Initial filtering of sentences that contain at least two protein entities is performed, and using the Stanford lexical parser generates syntactic information. At this stage, including a dependency graph or syntactic parse tree of candidate sentences maximizes the chances of efficient and accurate data extraction. However, syntactic information such as syntactic parse tree is not easily represented by flat features. Kernel methods can efficiently compute the similarity between structural data in a recursive manner without explicitly enumerating with feature vectors, avoiding complex feature construction and selection processes. We use the hash subgraph pairwise (HSP) kernel method to extract PPI data from biomedical literature, as proposed in our previous work [15]. HSP kernel methods compute hierarchical hash labels of syntactic structure based on hash operations in a linear time. The hierarchical labels consist of basic labels and hash labels for each node of dependency graph or syntactic parse tree. Basic labels represent the lexical features and hash labels represent the complex syntactic features. In our previous work, we have demonstrated the advantages of the HSP kernel method over other popular machine learning methods [15].

Construction of attributed PPI networks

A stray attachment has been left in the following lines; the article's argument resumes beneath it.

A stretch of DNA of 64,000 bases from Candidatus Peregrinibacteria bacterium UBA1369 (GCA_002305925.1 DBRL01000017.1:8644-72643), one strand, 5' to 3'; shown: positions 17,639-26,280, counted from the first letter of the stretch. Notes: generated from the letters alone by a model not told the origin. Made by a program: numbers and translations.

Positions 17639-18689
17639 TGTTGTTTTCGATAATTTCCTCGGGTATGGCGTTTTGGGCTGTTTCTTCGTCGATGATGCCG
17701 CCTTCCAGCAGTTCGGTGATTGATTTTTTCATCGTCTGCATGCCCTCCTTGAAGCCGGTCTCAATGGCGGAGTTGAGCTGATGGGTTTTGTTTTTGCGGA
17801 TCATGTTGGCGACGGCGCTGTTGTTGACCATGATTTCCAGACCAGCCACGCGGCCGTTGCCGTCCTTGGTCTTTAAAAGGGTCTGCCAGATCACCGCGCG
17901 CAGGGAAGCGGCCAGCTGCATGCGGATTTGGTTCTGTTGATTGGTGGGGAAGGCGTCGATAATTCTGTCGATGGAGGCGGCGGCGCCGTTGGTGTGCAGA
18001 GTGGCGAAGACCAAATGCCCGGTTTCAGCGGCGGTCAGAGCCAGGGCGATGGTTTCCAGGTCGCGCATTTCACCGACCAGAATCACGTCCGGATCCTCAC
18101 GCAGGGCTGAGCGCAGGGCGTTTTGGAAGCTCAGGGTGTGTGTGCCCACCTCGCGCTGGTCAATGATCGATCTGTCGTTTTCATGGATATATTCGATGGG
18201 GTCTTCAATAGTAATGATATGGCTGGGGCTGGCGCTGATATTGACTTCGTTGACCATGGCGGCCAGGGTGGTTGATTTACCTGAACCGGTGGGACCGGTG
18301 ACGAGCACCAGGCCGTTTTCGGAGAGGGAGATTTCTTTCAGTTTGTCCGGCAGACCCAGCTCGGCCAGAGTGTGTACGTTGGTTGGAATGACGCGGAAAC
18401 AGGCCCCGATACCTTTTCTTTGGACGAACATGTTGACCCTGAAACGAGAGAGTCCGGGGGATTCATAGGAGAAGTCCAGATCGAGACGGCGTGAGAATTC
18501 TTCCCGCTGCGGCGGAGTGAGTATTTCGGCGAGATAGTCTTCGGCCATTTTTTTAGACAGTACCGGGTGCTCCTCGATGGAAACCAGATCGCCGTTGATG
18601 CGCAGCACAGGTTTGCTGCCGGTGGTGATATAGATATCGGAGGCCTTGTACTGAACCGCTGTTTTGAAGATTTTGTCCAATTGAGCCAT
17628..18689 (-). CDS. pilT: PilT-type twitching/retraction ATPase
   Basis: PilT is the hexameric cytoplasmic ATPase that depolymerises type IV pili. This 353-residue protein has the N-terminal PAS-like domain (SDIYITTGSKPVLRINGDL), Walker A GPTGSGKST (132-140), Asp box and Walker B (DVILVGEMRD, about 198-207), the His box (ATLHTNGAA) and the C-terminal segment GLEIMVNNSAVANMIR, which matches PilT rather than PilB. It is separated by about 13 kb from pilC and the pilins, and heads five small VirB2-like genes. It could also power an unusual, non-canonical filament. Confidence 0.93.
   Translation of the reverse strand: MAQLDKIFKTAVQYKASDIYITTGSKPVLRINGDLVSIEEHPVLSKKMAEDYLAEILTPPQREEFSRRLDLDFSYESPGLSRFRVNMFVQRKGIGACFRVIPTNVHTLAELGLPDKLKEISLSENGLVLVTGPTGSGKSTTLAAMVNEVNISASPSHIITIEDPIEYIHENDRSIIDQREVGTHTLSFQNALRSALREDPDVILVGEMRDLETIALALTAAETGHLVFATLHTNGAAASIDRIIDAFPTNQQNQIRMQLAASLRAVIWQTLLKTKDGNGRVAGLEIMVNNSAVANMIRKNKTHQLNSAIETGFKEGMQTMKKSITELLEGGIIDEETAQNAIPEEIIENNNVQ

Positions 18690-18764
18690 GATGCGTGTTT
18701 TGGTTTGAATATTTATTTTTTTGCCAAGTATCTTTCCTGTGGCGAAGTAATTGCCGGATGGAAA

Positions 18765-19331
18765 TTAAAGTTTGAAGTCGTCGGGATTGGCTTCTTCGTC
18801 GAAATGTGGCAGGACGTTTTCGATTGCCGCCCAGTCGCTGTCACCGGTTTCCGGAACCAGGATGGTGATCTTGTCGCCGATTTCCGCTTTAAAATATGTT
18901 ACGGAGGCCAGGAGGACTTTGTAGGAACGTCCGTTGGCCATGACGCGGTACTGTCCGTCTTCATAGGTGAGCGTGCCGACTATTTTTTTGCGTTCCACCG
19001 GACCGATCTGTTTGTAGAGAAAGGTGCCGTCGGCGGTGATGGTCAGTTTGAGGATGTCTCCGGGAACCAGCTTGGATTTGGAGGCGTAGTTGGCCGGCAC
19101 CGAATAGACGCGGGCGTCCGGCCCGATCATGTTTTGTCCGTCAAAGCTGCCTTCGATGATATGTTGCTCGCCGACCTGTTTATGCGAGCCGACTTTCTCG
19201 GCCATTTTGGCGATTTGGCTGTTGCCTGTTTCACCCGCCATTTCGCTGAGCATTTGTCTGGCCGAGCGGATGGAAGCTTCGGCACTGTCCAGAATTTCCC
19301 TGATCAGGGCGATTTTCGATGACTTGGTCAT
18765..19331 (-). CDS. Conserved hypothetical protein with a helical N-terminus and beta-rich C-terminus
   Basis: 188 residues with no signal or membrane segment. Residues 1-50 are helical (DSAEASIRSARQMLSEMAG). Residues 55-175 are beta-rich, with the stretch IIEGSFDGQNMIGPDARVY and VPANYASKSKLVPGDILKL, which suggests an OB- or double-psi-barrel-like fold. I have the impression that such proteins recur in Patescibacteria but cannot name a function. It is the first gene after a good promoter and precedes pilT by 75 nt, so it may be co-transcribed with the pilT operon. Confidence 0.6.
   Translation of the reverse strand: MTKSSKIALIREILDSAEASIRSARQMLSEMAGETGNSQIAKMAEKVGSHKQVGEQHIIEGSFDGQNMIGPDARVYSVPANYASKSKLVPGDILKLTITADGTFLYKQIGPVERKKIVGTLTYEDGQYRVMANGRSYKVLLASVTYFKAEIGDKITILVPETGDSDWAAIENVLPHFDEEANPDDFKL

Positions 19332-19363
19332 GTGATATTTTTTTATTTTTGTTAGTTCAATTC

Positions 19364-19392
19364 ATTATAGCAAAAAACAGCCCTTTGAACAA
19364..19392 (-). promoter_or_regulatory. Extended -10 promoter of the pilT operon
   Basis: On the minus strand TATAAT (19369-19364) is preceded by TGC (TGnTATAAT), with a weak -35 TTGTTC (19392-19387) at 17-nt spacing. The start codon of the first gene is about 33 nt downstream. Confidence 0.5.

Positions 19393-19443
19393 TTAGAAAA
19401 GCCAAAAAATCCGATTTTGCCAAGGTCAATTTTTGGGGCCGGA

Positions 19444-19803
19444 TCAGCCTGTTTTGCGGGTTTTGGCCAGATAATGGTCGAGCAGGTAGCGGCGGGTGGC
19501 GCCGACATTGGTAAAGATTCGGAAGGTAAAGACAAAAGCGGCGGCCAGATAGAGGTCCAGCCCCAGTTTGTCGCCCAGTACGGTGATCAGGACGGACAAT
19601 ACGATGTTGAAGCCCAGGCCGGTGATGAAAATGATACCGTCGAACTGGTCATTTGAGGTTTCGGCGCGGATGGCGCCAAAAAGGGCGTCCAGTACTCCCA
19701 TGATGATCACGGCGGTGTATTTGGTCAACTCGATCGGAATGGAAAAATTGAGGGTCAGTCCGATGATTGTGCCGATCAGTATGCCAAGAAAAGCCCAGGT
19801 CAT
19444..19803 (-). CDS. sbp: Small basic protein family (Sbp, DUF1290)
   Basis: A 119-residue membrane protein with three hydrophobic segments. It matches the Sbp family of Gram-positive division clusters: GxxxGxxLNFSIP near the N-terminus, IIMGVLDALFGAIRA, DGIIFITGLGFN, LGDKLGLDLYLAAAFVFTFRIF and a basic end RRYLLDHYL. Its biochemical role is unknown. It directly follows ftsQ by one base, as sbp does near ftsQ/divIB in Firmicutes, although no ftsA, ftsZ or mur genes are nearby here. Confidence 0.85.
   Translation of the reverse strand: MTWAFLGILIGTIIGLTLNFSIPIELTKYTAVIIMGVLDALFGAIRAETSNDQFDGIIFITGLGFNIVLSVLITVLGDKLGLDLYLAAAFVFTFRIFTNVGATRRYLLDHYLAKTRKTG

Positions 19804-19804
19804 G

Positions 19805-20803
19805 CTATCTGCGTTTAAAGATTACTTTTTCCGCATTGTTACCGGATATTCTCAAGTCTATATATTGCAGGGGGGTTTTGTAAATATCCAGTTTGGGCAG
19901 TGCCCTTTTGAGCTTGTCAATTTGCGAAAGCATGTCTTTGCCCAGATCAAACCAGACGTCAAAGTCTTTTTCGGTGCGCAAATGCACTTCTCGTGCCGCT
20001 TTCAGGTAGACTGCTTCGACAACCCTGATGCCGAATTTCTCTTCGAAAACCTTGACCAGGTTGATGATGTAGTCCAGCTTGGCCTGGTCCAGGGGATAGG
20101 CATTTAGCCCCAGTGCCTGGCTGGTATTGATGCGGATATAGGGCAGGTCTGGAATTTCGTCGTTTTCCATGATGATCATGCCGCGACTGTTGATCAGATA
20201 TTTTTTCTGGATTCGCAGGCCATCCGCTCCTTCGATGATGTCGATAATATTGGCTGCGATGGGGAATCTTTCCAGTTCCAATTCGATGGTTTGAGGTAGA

Most computational methods for complex prediction are clearly limited by the poor quality of high-throughput PPI data. Further improvements for complex prediction can be obtained by integrating biomedical literature PPI data. GO is another useful resource for protein complex prediction, which is currently one of the most comprehensive ontology databases in the bioinformatics community [20]. GO aims to standardize the annotation of genes and gene products across species and provides a controlled vocabulary of terms for describing gene product biological properties. Due to the inherent biological properties of protein complexes [10], GO provides valuable PPI data for protein complex prediction. An example of a simple PPI network in which a vertex represents a protein and an edge represents the interaction between two proteins is shown in Figure 2(a). Due to the presence of noise and the complex connectivity of PPI data, it is hard to predict protein complexes from this type of network. Figure 2c shows that two protein complexes can be predicted reasonably accurately when the PPI network is annotated by GO slims (Figure 2b). Therefore, an accurate method for protein complex prediction should generate similar clusters based on topological structure and GO annotation. In this study, we integrate high-throughput experimental PPI data, biomedical literature PPI data, and GO to predict protein complexes using attributed PPI networks.